Henry v

Essay by EssaySwap ContributorHigh School, 11th grade February 2008

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Henry V is a story of a young man taking the place of King and proving himself as a man. King Henry must not only take the throne but leave behind his fellows. Northrup Frye gives a classification of heros because within "literary fictions the plot consists of somebody doing something; the somebody, if an individual, is the hero, and the one thing he does or fails to do is what he can do, or could have done, on the level of the postulates made about him by the author and the consequent expectations. Fictions, therefore, may be classified, not morally, but by the hero's power of action which may be greater than ours, less, or roughly the same." (Theory of Modes, Northrup Frye) Northrup Frye describes the levels of heros and Henry V fills the high mimetic hero almost perfectly. A high mimetic hero is superior to other men but not to his environment.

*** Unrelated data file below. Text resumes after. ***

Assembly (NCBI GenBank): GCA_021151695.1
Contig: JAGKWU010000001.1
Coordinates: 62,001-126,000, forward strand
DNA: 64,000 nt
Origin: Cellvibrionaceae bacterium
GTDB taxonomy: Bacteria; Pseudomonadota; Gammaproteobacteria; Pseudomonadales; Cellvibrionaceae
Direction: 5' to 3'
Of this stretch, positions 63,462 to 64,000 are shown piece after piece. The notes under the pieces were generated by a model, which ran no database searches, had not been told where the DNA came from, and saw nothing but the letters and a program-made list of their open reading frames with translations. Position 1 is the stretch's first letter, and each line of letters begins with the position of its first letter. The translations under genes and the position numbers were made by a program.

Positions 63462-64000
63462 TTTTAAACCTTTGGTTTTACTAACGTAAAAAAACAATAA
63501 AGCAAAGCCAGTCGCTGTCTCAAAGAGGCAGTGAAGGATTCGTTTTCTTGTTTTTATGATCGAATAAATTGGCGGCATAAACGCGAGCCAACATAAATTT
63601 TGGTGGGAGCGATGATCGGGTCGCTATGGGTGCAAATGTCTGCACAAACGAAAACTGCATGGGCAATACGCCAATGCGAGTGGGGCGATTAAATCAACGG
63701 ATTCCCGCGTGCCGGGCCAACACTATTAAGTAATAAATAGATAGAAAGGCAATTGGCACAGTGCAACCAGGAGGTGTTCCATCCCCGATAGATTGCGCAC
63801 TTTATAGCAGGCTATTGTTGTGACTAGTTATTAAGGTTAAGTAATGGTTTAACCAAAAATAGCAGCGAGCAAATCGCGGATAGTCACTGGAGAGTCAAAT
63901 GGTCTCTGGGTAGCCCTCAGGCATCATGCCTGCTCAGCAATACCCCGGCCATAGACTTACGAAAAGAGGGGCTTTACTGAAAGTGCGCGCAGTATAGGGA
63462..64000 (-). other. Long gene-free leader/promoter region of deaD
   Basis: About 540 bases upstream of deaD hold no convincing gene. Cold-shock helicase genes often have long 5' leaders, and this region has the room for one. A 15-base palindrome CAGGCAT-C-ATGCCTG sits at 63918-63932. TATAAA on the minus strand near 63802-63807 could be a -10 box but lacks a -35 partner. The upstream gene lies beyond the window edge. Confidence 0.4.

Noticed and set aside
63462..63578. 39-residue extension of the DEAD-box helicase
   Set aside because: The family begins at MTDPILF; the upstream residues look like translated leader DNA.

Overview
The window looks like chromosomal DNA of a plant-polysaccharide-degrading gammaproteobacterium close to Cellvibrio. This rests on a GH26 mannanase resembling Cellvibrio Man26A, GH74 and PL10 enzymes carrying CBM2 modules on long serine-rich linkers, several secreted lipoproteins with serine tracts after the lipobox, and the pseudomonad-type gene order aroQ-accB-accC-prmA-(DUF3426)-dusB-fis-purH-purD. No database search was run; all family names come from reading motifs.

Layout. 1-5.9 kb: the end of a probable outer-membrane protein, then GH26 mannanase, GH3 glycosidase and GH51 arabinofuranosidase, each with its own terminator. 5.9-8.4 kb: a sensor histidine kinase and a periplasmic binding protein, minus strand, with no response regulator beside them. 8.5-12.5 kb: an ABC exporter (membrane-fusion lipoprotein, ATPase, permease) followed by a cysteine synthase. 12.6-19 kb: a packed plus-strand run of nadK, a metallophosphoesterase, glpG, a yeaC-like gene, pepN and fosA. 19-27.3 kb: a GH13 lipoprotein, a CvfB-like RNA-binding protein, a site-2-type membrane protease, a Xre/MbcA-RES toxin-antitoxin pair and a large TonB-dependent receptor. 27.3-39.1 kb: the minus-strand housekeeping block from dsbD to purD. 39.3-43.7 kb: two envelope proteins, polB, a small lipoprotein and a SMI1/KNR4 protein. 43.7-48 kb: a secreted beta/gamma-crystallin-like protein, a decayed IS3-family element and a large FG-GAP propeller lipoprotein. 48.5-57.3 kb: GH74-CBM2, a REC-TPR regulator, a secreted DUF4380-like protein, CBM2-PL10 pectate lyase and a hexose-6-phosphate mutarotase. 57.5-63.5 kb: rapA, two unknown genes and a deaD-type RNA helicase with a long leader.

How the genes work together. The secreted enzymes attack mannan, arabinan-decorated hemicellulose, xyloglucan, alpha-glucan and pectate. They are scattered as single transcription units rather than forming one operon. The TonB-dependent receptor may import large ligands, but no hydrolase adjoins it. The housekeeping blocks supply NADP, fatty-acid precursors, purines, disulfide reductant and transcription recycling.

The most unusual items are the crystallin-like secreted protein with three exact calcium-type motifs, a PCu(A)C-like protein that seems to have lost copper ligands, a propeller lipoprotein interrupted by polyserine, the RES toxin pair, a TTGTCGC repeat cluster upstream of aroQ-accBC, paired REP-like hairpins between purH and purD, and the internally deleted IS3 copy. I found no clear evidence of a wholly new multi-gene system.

He is a leader. "He has authority, passions, and powers of expression far greater than ours, but what he does is subject both to social criticism and to the order of nature." (Theory of Modes, Northrup Frye) King Henry has all of these. Henry is viewed by society as an pitiful King due to his background, that being his life of crime and loving prostitutes and his father taking the throne from the true King by killing him, but he proves himself by being able to bring together a nation and win a war without true training as king. The most prominent time in King Henry's ruling where is exhibits his abilities and experiences is during Act 3 Scene 1, lines 1-36.

Henry is rousing his men on the battlefield to strike once more upon the French. His men are weary of battle, and yet...